JUNCTION CITY — Last year at this time, the Manhattan High wrestlers was hoisting the Centennial League trophy over their heads in celebration.
This season, the Indians will have to settle for No. 2.
With three open weight classes and some inexperienced wrestlers in the lineup, Manhattan wasn’t able to defend its team championship, despite scoring 151 points. Junction City won the league meet with a score of 199.5.
“Six in the finals, two champions,” Manhattan coach Robert Gonzales said. “We earned eight medals — that’s a good day. Those are the eight that have been scoring all year for us.”
Manhattan had a pair of champions finish the day undefeated and take the top spot on the podium, Jase Stone and Dallas Vesta. The Indians had four wrestlers come up short in the finals, with Kian Clemens, Davis Matthews, Michael Leeper and Austin Chauncey all taking second place. Josh Mullin and Michael Forshee both took fourth to round out the medalists.
Being shorthanded, the Indians couldn’t quite get over the hump in the team scores, falling behind Junction City once the championship round got under way.
“Junction wrestles great at home,” Gonzales said. “They’re a good team — they’re deserving of their No. 2 state ranking.”
Stone managed an 11-4 win over Khamin Crow of Seaman to finish his day at 2-0 after receiving a first-round bye. Vesta, who earned his 100th career win on Saturday, defeated Topeka High’s Marcus Reece with a pin in 2:22 to go 3-0.
“He’s been in our room, since he was 8 years old,” Gonzales said of Vesta. “It’s a great, warm feeling. I’m so happy for him to get 100 career wins.”
Hurting Manhattan’s ability to make up ground against the Blue Jays were several head-to-head matchups that didn’t go the Indians’ way. Manhattan finished the day 0-3 in the finals against Junction City.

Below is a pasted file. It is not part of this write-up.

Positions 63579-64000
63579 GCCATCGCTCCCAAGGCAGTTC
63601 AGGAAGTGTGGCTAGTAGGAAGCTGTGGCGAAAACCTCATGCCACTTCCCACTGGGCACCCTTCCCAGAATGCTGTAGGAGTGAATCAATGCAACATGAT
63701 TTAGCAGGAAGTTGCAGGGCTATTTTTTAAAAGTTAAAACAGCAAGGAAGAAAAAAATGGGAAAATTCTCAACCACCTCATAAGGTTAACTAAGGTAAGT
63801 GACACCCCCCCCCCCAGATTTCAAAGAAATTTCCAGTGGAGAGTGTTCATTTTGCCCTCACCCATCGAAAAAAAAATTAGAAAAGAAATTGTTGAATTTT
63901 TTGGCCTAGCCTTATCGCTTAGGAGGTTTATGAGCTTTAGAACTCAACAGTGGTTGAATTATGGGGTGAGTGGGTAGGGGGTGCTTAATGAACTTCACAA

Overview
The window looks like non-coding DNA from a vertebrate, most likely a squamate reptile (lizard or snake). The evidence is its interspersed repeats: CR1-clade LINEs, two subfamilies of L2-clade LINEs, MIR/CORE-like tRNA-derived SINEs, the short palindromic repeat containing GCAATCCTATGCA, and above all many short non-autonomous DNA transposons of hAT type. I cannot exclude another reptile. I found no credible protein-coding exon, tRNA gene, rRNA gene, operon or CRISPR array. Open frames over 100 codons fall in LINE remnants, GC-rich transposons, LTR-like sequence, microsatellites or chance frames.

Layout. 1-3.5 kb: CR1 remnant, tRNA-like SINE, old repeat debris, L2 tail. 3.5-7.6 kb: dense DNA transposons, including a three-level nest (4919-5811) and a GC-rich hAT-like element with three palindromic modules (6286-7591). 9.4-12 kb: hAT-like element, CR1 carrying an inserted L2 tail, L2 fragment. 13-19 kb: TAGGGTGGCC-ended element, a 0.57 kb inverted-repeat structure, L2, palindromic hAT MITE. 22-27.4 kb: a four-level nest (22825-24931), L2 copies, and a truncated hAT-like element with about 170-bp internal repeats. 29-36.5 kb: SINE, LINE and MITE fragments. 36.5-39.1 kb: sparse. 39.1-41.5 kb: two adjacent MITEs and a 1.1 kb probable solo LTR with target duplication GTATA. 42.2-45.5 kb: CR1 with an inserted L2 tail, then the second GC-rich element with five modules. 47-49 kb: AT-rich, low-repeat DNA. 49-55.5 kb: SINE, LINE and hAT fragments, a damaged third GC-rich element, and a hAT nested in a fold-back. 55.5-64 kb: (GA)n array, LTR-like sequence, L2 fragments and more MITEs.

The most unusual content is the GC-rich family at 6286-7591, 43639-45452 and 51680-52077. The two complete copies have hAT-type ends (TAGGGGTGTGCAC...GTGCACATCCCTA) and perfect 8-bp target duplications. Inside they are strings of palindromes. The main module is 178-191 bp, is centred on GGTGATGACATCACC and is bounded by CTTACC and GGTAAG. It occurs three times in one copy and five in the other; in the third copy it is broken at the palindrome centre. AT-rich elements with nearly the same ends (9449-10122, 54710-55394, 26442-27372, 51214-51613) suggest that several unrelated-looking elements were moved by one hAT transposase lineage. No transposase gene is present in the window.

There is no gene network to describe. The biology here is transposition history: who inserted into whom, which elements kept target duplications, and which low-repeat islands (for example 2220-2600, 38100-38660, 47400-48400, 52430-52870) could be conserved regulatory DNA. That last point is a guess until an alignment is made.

Davis struggled in his finals match against Andrew Milsap, falling behind early and losing 6-1.
Clemens lost a tough match to Kevin Perez of Junction City, settling for second place with a 3-2 decision.
Leeper met up with Blue Jay wrestler Jeryl Denton in the championship, but fell behind and ended up losing 10-4.
Chauncey, wrestling in the finals against Emporia’s Noel Tores, trailed for most of the match, needing a takedown in the final round to try and get back in it. He would lose 8-3.
In the consolation finals, Michael Forshee took fourth with a 5-3 decision, while Josh Mullin took fourth in a rematch with Daemeion Gay, who pinned him earlier in the day. Gay managed to beat Mullin, who is still wearing a hockey-style mask, 5-2.
Jordan Price, who wrestled at 195, was suffering with a shoulder injury and ended his day early after going 1-1.
Manhattan was open at 182, 220 and heavyweight. Gonzales said Chance Drake, who has wrestled at 182 most of the year, has chosen to focus on football after signing his letter of intent to play football.
“His rationale is that he needs to concentrate on football, so I said ‘OK,’” Gonzales said.
“We don’t have a sophomore that’s ready to go. It’s OK, we’ll be open at 182. I wish Chance all the best in football, but we’ve got to go on.”
CJ Mooreman-Meador had to sit out because of a short-term injury, but should be ready to go next week at regionals. Freshman heavyweight Florian Theisen is done for the year with an injury.
“We’ve got eight, and I’d take those eight any weekend, especially as the stakes get higher,” he said. “I think we’ll be OK. I don’t like to lose, and we’re second today, but I don’t feel bad being league runner-up to the No. 2 team in the state.”